grpc-web — Using gRPC in your front end application
At StackPulse we use gRPC as our one and only synchronous communication protocol. Microservices communicate one with other using gRPC, our external api is exposed via gRPC and also our frontend application (that is written using VueJS) uses the gRPC protocol to communicate with our backend services.
One of the main strengths of gRPC is the community and the different languages support. Given some proto files you can generate a server and a client for most programming languages.
In this article, I will explain how to use communicate with your gRPC backend using the great grpc-web OSS project.
A quick reminder of our architecture
As you may remember from my previous blog posts we, at StackPulse, are using microservice architecture. Initially each microservice had an external and internal api endpoint.
After a working that way for several months we have realized that it doesn’t work as well as we’ve imagined. We’ve then decided to adopt the API Gateway/Backend For Frontend approach.
I will publish a different blog post about this change in the future, however the main pain point was data consolidation across several microservices. The dreaded JOINs over gRPC.
Envoy has built in support for this type of proxy.
Here is an example of the grpc-web proxy implementation in Golang. We use a similar one at StackPulse.
Building gRPC-Web clients
We generate gRPC clients for all our external APIs during the CI process. In case of gRPC-Web client an npm package is generated and it is published to github package repository.
npm install command.
Sample client/server example
Our proto interface
Its a really simple service. You sent it
GetCurrentTimeRequest and you get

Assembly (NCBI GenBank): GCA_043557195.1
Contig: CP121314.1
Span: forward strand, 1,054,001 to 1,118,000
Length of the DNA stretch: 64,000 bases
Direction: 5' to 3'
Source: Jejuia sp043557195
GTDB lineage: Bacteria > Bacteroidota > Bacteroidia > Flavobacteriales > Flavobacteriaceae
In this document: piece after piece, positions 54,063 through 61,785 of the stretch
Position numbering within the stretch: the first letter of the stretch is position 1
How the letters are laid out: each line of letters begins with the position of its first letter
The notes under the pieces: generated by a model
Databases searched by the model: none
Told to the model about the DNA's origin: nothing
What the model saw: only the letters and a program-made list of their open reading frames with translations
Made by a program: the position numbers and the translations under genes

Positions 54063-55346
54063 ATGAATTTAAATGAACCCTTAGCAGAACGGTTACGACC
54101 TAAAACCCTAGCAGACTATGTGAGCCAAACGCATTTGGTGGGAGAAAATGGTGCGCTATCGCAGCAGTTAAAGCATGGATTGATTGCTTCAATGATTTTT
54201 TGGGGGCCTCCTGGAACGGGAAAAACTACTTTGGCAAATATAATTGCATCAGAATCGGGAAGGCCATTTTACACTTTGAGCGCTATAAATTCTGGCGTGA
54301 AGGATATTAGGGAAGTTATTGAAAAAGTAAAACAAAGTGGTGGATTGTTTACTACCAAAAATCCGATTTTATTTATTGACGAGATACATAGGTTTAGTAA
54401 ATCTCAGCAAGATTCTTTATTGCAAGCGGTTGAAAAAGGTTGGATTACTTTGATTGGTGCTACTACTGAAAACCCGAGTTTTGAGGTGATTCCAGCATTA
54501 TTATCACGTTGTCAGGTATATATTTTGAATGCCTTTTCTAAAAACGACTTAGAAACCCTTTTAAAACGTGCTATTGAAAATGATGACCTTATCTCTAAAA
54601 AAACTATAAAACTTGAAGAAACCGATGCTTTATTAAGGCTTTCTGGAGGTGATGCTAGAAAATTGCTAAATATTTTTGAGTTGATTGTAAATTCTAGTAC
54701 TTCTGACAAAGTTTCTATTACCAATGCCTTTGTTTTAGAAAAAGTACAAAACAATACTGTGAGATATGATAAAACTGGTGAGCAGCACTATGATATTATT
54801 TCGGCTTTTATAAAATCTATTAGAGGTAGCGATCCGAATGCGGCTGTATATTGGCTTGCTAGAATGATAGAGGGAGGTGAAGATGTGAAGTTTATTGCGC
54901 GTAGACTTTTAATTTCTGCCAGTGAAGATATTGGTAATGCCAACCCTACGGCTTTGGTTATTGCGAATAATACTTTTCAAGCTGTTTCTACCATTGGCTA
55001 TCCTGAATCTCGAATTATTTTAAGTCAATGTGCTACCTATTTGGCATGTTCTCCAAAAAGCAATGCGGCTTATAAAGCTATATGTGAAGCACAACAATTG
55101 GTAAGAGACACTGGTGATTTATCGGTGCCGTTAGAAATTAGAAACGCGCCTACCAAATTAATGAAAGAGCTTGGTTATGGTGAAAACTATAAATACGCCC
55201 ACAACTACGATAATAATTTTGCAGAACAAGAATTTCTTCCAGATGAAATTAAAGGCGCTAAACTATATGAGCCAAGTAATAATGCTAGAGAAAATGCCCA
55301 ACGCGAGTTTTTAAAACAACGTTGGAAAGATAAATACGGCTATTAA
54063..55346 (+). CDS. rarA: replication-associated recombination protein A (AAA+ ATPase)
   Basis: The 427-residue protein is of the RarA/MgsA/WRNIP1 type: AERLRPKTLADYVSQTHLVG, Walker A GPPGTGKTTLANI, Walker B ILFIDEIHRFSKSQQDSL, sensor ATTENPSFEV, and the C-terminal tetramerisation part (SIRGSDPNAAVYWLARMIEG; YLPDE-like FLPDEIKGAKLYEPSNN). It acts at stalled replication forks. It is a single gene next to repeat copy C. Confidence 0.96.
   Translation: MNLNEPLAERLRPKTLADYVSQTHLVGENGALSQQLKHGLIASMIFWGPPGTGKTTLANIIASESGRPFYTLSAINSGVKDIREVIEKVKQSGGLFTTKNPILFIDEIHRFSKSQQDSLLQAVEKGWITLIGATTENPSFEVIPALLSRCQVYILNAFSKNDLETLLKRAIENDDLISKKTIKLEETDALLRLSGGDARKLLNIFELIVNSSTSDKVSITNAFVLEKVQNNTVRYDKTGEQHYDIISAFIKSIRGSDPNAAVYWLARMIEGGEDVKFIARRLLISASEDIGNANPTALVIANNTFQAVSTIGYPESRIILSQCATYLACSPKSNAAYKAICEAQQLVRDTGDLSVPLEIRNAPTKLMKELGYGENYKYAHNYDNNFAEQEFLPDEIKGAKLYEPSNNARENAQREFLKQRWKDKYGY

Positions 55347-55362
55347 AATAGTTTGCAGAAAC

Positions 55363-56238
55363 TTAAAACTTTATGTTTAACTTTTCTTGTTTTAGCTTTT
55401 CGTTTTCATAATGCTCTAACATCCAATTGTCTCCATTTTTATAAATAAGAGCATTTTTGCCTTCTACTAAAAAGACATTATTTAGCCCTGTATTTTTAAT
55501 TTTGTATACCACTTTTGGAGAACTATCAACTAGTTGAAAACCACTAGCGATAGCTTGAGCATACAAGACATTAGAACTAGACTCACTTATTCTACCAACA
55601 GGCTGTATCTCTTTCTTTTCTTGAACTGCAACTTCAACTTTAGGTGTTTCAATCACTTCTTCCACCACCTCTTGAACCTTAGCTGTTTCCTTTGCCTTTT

GetCurrentTimeResponse which contains the textual representation of
Generating clients and servers
protoc-gen-grpc-web plugin. You can get it here or like me use the pre-baked docker image
jfbrandhorst/grpc-web-generators that contains all the tools needed to work with grpc-web.
docker run \
-v `pwd`/api:/api \
-v `pwd`/time/goclient:/goclient \
-v `pwd`/frontend/src/jsclient:/jsclient \
protoc -I /api \
It will put the Go clients in
A really basic Go server which just listens on
0.0.0.0:8080. It implements the
TimeServiceServer interfaceand returns
time.Now().String() for each request.
Using grpc-web in frontend is pretty simple.
This is pretty straight forward. I recommend enabling the grpc-web chrome extension support. It’s a great way to debug your traffic. You can find more details on the extension here.
Like I previously mentioned, grpc-web needs a proxy to translate into gRPC. Envoy has native support for this.
The following configuration example for Envoy does exactly that.
I hope this article will help you easily dive into grpc-web. It’s great technology, especially if you are already using gRPC everywhere.
We are using this with great success in our frontend application.
You can find the source code for this article here.